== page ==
With a tribute to actors Isabel Santos and Enrique Molina, the 17th Havana Film Festival New York will reopen its doors this year to continue to build bridges between the American and the Cuban peoples, this time through cinema.
From April 7 through 15, the event will present an exceptional program that includes recent Cuban films produced in Cuba, or by Cubans in other countries.
As in previous years, awards will be distributed in the following categories: Best Film, Director, Screenplay, Actor, Actress and Documentary. There are 18 films competing this year.
The prestigious festival, an initiative of the American Friends of the Ludwig Foundation of Cuba, includes screenings of films that have won festival awards in previous years, as well as independent movies that are not very well known in New York.
Seventeen movies produced and co-produced in Cuba will be shown this year, as well as films from other 10 Latin American countries, including world and local premiers from Argentina, Brazil, Chile, Colombia, Costa Rica, the Dominican Republic, El Salvador, Guatemala, Mexico, Peru and Uruguay.
“In our 2016 line-up, we offer a raw worldly view of intimate stories and national histories that challenge us to expand our perspectives,” said Diana Vargas, artistic director of HFFNY quoted in a press release.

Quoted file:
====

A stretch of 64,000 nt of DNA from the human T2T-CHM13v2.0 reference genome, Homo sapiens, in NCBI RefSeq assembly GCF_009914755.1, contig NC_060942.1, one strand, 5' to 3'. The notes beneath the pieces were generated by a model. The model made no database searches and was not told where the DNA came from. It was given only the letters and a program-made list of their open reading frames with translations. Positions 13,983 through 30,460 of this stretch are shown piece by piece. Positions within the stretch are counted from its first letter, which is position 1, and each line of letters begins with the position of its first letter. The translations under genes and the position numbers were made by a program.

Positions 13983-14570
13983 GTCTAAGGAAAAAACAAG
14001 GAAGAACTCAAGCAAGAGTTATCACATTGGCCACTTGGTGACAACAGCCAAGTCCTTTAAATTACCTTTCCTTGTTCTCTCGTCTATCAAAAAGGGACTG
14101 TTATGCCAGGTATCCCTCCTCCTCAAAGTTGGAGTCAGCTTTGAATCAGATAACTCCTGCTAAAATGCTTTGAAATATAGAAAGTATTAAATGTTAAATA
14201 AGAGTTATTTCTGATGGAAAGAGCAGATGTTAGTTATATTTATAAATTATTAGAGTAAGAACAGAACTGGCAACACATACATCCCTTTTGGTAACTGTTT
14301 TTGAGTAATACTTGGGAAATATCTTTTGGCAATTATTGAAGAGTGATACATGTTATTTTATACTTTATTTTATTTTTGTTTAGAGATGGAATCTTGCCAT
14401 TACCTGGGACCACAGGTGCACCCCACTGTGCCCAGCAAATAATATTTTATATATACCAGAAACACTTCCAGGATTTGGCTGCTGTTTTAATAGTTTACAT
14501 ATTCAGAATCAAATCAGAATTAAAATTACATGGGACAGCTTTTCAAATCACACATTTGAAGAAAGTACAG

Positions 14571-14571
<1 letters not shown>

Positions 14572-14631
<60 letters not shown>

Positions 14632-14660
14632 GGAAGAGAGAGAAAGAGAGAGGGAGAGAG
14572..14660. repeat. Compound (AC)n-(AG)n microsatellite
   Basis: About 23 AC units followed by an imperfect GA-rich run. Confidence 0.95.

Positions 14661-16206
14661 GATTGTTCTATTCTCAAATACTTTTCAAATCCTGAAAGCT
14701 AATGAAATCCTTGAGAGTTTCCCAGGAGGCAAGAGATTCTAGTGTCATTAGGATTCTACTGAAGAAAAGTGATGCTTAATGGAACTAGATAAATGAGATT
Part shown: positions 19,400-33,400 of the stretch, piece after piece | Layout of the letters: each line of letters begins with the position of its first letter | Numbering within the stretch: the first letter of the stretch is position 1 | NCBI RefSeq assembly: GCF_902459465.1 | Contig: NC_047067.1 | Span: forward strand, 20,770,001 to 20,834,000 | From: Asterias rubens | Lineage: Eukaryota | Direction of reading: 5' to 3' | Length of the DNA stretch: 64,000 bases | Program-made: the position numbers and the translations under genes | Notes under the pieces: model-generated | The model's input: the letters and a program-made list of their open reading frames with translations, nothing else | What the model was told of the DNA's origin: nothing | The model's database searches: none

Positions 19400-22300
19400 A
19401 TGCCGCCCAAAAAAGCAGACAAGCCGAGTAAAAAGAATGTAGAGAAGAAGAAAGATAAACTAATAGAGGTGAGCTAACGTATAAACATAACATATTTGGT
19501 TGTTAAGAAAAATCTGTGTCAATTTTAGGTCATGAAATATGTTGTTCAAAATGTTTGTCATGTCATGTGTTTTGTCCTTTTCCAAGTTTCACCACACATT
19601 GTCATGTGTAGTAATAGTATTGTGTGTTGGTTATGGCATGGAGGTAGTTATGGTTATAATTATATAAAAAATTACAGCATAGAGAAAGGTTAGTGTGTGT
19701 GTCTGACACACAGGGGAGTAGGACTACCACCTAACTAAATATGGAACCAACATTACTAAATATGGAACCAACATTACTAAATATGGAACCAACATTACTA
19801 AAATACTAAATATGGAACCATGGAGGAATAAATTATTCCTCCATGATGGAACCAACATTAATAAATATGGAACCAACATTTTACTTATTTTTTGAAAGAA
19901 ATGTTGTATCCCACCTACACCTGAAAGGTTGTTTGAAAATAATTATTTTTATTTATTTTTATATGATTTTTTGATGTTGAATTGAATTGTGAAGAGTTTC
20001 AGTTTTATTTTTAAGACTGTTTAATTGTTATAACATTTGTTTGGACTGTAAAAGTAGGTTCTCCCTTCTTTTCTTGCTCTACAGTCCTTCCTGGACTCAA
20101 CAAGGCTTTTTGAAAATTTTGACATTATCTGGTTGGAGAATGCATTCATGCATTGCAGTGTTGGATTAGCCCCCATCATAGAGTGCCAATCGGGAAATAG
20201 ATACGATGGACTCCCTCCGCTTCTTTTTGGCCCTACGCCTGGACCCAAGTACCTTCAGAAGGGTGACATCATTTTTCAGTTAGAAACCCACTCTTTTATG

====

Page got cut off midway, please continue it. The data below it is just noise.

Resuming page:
Pavel Giroud’s The Companion (original title in Spanish “El acompañante”) will be screened at the opening night. This is Giroud’s third film, starring one of the former members of renowned rap band Orishas, Yotuel Romero, and actor Armando Miguel Gómez. The movie is set in Cuba, in the late 1980s, and is one of the first movies to tell the stories of AIDS patients in Cuba.
Other movies included in the program are The Human Thing (2015), which is the most recent film by Gerardo Chijona, starring Enrique Molina; Bailando con Margot (Arturo Santana, 2015); historical drama Cuba Libre (Jorge Luis Sánchez, 2015); and widely acclaimed Vestido de novia (Marilyn Solaya, 2014), starring Isabel Santos, Laura de la Uz, and Luis Alberto García.
Competing in the documentary category are El tren de la línea norte (Marcelo Martín, 2015); and three short films that were shown in “Documenting the Cuban Rhythm”: The Wheel of Life (Marcia Jamel and Ken Schneider, 2016), Obsesión: Hip Hop Del Otro Lado (Kimberly Bautista, 2015), and Rumba calling (Oliver Hill, 2015).
The festival also includes especial events and panels, such as Filming in Cuba, featuring Papa’s director Bob Yari, NYC-based Cuban director Asori Soto, U.S. filmmaker, activist, and educator Catherine Murphy, and film professor Michelle Farrell as moderator.
The event will also pay tribute to Cuban filmmaker Tomas Gutierrez Alea in his 20th death anniversary screening some of this movies.
The festival will close with the Havana Star Prize ceremony followed by the N.Y. premiere of Papa, the first Hollywood picture filmed in Cuba since 1959. It tells the story of a young journalist who becomes friendly with Ernest and Mary Hemingway and witnesses Hemingway’s decline with the backdrop of the Cuban Revolution.